In Game Theory, we generally refer to "normal form" and "extensive form" as representations. And, we generally describe "Nash Equilibrium," "strictly dominated strategies," "maxmin strategies," "correlated equilibrium," "correlated rationalizability" and "self-conforming equilibrium" as solution concepts. Yet, some scholars refer to "Bayesian Games" or "Repeated Games" as representations while others refer to them as game types. What then are the analytical definitions for a "solution concept," "representation," and "game type?" And, are "Bayesian Games" and "Repeated Games" better defined as representations, game types, or something else altogether?

  • $\begingroup$ From an analytical perspective, it seems that one could make the following distinctions in game theory: 1) Basic Elements (e.g., Players; Outcomes); 2) Mathematical Representations (e.g., Normal Form); 3) Solution Concepts (e.g., Correlated Equilibrium); 4) Game Types (e.g., Repeated Games; Bayesian Games; Conditional Games); 5) Standard Cases (e.g., Prisoner's Dilemma). Thoughts? $\endgroup$ – EVolk Dec 16 '15 at 6:21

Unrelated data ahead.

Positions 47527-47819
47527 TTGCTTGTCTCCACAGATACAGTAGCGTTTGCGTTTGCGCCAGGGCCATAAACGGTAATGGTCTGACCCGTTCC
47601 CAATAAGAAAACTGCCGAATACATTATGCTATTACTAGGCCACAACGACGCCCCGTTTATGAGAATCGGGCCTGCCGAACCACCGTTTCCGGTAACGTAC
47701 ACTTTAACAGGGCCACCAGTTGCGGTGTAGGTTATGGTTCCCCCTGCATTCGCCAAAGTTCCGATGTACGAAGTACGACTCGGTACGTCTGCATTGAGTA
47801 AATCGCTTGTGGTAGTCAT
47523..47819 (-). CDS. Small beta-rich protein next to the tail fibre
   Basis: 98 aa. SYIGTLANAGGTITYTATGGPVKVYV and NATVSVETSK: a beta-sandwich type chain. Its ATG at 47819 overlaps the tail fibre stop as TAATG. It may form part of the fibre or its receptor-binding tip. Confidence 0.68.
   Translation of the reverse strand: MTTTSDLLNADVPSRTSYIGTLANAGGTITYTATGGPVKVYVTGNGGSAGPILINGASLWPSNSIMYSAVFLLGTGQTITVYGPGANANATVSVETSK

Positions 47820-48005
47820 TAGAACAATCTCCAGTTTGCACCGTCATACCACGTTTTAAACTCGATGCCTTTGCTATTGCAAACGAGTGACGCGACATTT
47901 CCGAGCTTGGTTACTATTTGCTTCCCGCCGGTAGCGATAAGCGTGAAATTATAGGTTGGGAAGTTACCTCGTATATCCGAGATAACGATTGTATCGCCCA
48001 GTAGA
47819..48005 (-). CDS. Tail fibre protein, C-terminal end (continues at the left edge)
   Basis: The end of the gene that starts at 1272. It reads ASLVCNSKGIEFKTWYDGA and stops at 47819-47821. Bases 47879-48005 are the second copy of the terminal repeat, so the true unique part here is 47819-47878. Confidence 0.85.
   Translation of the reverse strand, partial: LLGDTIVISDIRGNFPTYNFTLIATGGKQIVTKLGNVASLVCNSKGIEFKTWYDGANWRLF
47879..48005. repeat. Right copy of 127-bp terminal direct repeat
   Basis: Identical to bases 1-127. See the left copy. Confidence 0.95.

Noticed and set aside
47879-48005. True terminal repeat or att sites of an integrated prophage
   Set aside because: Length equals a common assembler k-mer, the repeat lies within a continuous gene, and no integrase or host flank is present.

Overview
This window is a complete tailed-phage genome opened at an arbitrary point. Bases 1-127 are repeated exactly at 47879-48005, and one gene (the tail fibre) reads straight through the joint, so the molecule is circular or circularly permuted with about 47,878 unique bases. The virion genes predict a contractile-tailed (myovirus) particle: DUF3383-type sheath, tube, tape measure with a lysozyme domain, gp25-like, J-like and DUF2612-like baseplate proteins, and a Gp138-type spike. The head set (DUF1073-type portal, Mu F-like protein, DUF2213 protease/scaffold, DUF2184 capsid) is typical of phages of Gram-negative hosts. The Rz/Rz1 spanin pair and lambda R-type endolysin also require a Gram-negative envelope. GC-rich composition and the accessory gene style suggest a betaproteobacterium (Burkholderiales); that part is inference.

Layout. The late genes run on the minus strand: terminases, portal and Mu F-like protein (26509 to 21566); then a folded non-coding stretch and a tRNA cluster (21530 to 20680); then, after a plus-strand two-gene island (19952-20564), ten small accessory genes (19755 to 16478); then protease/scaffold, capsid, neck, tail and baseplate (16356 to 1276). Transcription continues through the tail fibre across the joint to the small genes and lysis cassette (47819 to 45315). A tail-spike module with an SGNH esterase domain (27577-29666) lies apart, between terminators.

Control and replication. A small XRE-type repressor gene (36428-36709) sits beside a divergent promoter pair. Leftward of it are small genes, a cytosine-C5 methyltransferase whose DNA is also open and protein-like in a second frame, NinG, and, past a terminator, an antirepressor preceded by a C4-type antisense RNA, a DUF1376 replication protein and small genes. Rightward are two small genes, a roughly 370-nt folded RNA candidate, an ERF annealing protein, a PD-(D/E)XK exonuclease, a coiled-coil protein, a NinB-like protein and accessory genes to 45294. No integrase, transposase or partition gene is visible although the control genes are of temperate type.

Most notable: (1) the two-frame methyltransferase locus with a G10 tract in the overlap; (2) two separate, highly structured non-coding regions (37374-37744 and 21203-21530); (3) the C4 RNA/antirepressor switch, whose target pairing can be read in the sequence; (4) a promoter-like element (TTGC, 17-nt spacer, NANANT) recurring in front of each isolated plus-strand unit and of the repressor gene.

• $\begingroup$ I'm not sure there are standard analytical definitions for most of those terms. Osborne and Rubinstein are usually precise on a variety of terms, such as equilibrium and game form. $\endgroup$ – Trurl Dec 24 '15 at 16:01

Thanks to Harsanyi, Bayesian games can be represented as an extensive form game with Nature (or chance) moving at the initial node. So I'd say they are more of a game type: games with incomplete information.

Repeated games are a special case of extensive form games. So they are also a game type, I'd say.


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